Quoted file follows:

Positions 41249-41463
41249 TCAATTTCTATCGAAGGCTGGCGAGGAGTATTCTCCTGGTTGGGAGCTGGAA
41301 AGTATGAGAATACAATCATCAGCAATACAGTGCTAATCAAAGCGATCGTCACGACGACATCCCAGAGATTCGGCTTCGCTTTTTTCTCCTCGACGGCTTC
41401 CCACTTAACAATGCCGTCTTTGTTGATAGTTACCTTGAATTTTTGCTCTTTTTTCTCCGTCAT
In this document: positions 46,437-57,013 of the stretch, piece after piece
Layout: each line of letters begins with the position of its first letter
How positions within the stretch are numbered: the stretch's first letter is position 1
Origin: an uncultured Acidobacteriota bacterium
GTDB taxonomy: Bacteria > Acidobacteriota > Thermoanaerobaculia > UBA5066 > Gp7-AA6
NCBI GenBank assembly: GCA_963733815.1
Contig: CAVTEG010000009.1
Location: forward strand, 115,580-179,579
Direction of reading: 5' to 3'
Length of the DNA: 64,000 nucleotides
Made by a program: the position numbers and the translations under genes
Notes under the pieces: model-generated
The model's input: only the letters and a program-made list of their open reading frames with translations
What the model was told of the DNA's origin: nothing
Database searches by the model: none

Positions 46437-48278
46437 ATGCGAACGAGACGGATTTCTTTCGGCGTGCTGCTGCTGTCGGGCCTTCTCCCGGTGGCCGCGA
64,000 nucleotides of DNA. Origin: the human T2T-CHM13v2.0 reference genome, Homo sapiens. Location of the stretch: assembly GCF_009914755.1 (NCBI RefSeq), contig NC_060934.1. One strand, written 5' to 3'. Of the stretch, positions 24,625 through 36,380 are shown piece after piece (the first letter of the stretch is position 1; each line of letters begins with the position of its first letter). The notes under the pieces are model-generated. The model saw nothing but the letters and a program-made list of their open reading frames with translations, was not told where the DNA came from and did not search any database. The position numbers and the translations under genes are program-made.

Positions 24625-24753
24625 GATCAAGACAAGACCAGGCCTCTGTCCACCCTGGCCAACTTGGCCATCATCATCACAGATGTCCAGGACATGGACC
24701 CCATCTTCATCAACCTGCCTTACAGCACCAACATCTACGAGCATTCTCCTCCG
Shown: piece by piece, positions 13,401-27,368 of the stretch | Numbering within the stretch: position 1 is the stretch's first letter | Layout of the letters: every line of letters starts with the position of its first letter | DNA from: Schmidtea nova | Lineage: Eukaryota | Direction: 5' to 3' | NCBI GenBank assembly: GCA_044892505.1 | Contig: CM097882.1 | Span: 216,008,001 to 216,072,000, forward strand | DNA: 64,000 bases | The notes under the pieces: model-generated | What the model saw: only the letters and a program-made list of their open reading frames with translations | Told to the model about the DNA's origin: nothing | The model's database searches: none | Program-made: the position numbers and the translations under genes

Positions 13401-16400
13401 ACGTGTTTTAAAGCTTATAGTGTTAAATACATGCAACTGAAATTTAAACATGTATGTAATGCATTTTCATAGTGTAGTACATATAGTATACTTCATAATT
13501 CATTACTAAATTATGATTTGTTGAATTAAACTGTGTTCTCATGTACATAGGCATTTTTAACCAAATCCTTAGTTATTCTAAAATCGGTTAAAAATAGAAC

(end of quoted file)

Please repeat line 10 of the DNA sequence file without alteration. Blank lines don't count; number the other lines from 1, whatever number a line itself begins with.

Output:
NCBI GenBank assembly: GCA_963733815.1